Justine Chiu: Working with Hues and Human Resources

Justine Chiu, Human Resources Management ‘12

These days, I scroll through a page of Facebook news feed faster than 1/125th of a second. I never know what I’m looking for, and I get bored quickly. But, a couple times, a photo has stopped me in my shutter-speed tracks. The photo had a hazy, romantic quality to it. The colours were soft and dream-like, but unlike the universal Instagram filters, this glowed in a special way that seemed unique to the photographer. This wasn’t the first time I’d seen her watermarked name.

Justine Chiu graduated this past summer, but her shutterbug presence still lingers around Ryerson.

What did you study and why?

I originally came to Ryerson to study Accounting under the suggestion of my parents. My mother had dreams for me to work for the Big Four and becoming a Chartered Accountant. However, I had a heavy interest in cultural anthropology and political science as a result of attending University of Toronto for a year before coming to Ryerson.

After a year at the Ted Rogers School of Management, I chose Accounting as my major but switched over to Human Resources (HR) in my third year. I made that decision because I found the study of HR to be built on many theories and concepts found in my anthropology and political science experiences, but with a business perspective. I guess you could say I found “the perfect medium”.

What extracurriculars were you involved in?

I joined Jeux Du Commerce Central (JDCC) in my second year of university as VP of Marketing. It was my first experience with event management in a team of high-calibre students. It was also my first taste of Ryerson student life, and it was there that I learned the importance of extracurriculars in an undergraduate student’s experience.

My involvement with JDCC was all consuming, to the point where my academics were suffering. The next year, I didn’t join any student groups and focused on improving my grades. It was a lonely existence, and I longed for some sense of community. I decided that in my final year that I would add a dash of extracurriculars to liven up my nose-to-books life, and I am so glad I did.

I joined the Organizational Behaviour Case Competition and it was my first experience presenting in front of a panel of industry professionals. Professional presentation skills, I learned, are a critical skill to continually develop. I’m glad I did it.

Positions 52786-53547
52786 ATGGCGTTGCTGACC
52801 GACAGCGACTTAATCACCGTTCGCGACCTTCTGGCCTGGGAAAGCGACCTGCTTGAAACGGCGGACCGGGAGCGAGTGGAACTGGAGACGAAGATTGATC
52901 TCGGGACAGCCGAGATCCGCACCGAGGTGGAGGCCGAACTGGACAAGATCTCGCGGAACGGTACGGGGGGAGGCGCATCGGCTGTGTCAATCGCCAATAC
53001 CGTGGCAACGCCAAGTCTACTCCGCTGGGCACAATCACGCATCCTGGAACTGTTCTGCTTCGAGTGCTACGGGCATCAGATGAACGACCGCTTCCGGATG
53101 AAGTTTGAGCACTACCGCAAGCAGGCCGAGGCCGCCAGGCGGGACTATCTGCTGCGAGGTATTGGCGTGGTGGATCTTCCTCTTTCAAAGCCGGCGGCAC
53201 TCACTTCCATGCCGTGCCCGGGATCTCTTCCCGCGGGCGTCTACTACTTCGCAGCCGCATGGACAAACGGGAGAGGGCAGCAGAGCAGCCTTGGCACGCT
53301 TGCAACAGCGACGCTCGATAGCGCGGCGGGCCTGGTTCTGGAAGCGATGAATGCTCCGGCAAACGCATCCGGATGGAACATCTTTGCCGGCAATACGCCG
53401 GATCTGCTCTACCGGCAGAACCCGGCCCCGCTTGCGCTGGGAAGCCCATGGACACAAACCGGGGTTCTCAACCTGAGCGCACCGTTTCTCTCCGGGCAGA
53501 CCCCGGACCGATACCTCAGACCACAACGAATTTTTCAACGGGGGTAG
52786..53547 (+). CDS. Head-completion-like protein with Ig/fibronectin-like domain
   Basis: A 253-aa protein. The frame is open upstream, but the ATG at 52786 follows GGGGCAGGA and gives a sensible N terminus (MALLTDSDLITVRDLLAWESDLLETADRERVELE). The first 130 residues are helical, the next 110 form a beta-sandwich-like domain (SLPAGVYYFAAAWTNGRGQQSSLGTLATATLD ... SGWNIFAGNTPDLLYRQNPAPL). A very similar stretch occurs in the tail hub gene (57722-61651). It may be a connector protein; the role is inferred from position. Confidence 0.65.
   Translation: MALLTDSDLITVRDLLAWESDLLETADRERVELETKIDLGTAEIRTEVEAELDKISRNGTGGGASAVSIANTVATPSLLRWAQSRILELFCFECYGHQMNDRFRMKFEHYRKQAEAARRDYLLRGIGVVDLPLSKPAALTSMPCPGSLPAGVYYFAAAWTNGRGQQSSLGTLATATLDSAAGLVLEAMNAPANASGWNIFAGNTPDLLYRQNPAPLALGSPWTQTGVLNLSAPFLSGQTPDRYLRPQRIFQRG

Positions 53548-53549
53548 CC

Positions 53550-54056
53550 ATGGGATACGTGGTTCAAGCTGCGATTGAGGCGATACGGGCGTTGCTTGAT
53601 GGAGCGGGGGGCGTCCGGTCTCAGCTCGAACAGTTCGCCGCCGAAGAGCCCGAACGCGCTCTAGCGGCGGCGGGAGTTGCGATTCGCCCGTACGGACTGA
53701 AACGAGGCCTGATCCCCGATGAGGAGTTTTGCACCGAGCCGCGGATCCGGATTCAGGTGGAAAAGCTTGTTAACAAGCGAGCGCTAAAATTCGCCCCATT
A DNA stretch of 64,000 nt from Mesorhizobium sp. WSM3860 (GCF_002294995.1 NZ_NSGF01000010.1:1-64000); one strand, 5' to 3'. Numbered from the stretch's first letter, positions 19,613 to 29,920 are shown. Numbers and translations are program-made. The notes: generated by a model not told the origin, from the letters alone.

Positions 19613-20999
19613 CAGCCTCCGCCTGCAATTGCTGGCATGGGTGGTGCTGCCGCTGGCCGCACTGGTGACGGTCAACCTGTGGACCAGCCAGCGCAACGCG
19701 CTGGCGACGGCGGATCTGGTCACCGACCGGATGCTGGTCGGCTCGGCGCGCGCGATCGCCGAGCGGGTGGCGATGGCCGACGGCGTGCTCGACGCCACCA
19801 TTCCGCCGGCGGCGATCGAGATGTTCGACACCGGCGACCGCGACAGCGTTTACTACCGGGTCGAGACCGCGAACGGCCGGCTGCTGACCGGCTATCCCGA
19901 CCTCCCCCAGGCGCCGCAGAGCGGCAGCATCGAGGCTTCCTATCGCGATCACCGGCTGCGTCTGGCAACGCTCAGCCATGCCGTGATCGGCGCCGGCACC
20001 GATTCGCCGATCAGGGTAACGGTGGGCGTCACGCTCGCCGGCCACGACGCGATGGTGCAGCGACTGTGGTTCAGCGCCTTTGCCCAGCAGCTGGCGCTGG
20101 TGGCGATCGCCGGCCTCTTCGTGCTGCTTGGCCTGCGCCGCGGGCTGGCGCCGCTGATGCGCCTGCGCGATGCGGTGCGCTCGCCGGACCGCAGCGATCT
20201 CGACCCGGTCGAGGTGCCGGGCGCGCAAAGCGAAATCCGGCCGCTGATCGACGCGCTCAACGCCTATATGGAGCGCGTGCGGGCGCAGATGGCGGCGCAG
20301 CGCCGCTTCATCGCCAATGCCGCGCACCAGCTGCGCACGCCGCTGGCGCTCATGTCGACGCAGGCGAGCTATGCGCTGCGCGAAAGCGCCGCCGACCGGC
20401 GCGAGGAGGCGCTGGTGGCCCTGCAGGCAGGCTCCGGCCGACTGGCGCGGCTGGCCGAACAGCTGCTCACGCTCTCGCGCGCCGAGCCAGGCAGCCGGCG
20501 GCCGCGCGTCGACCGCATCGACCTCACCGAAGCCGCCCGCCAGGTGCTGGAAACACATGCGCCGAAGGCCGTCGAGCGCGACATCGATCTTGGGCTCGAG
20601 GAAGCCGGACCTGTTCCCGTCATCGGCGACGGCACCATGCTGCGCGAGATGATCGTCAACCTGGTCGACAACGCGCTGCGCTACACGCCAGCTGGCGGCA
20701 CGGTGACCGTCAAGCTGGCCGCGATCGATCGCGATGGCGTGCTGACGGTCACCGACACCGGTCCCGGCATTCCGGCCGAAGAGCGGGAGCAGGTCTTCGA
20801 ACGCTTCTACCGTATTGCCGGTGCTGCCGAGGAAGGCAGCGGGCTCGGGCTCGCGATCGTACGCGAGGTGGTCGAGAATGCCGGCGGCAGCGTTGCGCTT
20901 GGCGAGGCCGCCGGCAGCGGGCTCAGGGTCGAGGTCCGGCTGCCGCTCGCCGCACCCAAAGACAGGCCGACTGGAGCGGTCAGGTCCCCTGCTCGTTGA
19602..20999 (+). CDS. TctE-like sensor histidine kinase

Later, I joined the Human Resources Students Association as a website administrator because I have built modest websites since I was 10 years old.

I also used my photography skills to shoot some student group events, and through that I kept alive my passion for photography.

Where did you go after graduation?

Within a week after writing my very last exam of my undergraduate career, I interviewed for and landed a job at one of the Big 4 accounting firms, but in HR. You could say I pleased both my mother’s dreams of my working at the Big 4, and my own dreams of working in HR. Everyone’s happy!

I noticed you’re involved with TEDx this year?

I originally joined TEDx as an alumni member, as an event and marketing photographer. I joined before I knew I’d find a job after graduation. But when I landed a job, I didn’t want to leave because I really cared about the brand of TEDx and I wanted to be part of the experience.

What’s your role and the responsibilities with TEDx?

As a marketing photographer, I created some photo essays on select speakers (mainly due to my availability) and they’re published on the TEDxRyersonU blog.

How did you become interested in photography?

I developed an interest in photography in high school when I had a lot of friends who played in bands. And by association, bands play in dark, low-light settings like bars and clubs. I began to work part-time in retail and acquired all the equipment that was necessary to shoot concerts. Eventually I moved on to photograph sports, events, and portraits because I loved interacting with people.

My greatest joy is transforming someone who hates having their photograph taken, to someone who can’t stop being in front of the camera.

How do you help a camera-shy person feel comfortable?

I transform a person by simply talking to them and finding a common ground to expand. The conversation and interactions come first, the picture-taking is secondary.

Who inspires you?

I look up to Lara Jade because she is, not only a very talented international fashion photographer, she is a great teacher and really understands photography as a business first, which I appreciate because it is a realistic projection of the industry.

The dreamy, hazy imagery are inspired by the work of Brooke Shaden, who does a lot of conceptual art that are very fantasy-like and just other-worldly. I also appreciate that she shares a lot of her journey on her blog, so I like that she stands for a higher level of transparency.

Follow Justine with her photo essays at http://justinechiu.com/